Network-on-Chip Architectures

[2]. The Cell Processor from Sony, Toshiba and IBM (STI) [3], and the Sun UltraSPARC T1 (formerly codenamed Niagara) [4] signal the growing popularity of such systems. Furthermore, Intel’s very recently announced 80-core TeraFLOP chip [5] exemplifies the irreversible march toward many-core systems with tens or even hundreds of processing elements. 1.2 The Dawn of the Communication-Centric Revolution The multi-core thrust has ushered the gradual displacement of the computati- centric design model by a more communication-centric approach [6]. The large, sophisticated monolithic modules are giving way to several smaller, simpler p- cessing elements working in tandem. This trend has led to a surge in the popularity of multi-core systems, which typically manifest themselves in two distinct incarnations: heterogeneous Multi-Processor Systems-on-Chip (MPSoC) and homogeneous Chip Multi-Processors (CMP). The SoC philosophy revolves around the technique of Platform-Based Design (PBD) [7], which advocates the reuse of Intellectual Property (IP) cores in flexible design templates that can be customized accordingly to satisfy the demands of particular implementations. The appeal of such a modular approach lies in the substantially reduced Time-To- Market (TTM) incubation period, which is a direct outcome of lower circuit complexity and reduced design effort. The whole system can now be viewed as a diverse collection of pre-existing IP components integrated on a single die.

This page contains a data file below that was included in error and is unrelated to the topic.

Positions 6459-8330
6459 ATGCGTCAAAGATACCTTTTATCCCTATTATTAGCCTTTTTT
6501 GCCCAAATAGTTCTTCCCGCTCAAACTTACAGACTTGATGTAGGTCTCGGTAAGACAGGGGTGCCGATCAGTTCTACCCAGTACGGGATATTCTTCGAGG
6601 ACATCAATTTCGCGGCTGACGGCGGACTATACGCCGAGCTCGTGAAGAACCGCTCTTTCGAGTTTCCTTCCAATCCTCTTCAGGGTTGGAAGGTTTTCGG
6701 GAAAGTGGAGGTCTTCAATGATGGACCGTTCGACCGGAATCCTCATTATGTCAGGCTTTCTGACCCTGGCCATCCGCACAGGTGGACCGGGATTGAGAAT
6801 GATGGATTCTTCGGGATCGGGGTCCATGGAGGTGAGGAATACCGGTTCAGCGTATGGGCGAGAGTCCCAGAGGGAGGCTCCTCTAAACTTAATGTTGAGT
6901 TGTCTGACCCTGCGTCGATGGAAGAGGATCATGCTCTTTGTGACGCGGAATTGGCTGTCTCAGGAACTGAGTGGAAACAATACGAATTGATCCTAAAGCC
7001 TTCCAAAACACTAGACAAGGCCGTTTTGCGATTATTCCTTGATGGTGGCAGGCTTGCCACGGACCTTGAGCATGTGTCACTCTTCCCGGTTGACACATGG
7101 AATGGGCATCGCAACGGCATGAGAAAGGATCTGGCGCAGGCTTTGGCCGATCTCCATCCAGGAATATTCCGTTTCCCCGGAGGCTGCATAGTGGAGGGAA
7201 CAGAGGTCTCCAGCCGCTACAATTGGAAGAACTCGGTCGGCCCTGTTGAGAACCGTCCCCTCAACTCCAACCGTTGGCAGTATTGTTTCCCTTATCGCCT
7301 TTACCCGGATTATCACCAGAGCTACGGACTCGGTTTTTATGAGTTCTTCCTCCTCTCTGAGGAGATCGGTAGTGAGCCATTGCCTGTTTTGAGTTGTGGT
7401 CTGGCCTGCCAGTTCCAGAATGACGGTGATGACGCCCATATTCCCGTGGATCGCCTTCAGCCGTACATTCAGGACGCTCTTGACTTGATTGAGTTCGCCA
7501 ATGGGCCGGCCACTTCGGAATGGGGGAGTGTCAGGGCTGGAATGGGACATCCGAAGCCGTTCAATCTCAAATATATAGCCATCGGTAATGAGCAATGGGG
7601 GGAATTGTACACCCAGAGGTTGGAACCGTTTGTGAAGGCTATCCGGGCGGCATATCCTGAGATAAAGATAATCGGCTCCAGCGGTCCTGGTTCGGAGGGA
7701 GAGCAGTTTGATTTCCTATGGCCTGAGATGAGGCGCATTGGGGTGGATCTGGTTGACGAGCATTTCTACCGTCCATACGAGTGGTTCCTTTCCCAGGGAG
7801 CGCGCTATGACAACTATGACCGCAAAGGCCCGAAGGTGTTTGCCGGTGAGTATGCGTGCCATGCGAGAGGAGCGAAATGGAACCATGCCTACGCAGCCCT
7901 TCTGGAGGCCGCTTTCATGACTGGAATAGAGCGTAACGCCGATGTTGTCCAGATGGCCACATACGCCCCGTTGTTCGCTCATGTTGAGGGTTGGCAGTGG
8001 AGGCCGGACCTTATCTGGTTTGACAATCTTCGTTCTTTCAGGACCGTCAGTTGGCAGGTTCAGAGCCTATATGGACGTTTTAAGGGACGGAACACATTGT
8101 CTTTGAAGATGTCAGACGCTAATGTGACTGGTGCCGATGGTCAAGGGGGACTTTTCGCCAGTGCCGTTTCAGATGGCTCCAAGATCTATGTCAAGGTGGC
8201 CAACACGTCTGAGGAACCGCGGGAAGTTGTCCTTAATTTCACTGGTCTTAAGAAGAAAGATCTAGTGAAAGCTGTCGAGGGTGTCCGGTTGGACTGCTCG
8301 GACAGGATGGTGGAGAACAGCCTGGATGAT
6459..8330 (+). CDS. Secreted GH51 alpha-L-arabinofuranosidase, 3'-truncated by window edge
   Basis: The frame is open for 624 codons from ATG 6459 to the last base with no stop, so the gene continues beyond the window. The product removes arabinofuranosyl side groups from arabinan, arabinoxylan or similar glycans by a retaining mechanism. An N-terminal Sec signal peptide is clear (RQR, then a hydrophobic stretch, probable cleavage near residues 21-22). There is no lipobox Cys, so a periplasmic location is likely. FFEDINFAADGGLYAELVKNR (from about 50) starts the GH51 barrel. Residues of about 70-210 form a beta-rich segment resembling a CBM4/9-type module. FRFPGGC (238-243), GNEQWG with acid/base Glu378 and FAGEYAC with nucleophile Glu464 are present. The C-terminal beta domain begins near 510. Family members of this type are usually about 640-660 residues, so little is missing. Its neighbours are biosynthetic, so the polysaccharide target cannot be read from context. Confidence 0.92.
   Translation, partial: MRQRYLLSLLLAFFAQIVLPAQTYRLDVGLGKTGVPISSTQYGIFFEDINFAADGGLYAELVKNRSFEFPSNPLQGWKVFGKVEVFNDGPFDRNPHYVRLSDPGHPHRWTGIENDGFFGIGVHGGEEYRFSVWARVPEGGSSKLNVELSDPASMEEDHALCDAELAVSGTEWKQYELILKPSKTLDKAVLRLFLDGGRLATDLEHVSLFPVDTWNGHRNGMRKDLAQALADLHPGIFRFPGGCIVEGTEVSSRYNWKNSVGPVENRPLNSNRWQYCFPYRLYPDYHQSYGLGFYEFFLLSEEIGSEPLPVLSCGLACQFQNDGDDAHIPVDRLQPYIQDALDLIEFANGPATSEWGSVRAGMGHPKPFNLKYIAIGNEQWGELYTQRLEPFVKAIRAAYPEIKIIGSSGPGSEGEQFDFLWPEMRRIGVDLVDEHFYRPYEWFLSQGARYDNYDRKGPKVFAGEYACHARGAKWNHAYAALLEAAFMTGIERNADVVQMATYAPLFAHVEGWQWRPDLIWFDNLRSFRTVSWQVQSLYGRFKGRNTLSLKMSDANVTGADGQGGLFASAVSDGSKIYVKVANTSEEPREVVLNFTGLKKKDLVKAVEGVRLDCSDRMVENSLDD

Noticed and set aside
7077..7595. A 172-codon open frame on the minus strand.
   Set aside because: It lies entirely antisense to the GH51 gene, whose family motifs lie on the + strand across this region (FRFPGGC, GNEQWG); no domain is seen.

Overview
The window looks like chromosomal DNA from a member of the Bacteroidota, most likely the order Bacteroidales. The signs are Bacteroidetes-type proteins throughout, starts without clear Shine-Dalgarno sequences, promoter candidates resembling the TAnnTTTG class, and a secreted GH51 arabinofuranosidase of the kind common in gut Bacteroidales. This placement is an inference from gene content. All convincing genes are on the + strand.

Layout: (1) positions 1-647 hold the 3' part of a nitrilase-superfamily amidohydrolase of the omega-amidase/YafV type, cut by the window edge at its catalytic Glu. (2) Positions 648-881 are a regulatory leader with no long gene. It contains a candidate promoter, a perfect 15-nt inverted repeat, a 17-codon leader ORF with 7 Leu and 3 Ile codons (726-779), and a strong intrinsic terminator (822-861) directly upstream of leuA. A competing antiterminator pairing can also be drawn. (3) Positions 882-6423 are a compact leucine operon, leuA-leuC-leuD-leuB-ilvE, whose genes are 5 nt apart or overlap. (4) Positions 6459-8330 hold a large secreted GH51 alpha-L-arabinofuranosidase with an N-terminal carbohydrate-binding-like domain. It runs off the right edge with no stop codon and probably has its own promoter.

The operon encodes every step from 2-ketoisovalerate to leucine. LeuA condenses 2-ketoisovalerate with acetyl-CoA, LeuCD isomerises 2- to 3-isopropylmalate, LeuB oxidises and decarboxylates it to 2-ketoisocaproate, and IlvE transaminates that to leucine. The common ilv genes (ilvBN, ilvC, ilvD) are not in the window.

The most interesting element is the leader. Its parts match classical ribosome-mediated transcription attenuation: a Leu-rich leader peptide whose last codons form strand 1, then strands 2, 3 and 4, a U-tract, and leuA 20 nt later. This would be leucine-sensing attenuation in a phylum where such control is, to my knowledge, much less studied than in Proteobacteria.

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Author
Publisher Springer Science & Business Media
Release Date
ISBN 9789048130313
Pages 223 pages
Rating 4/5 (1X users)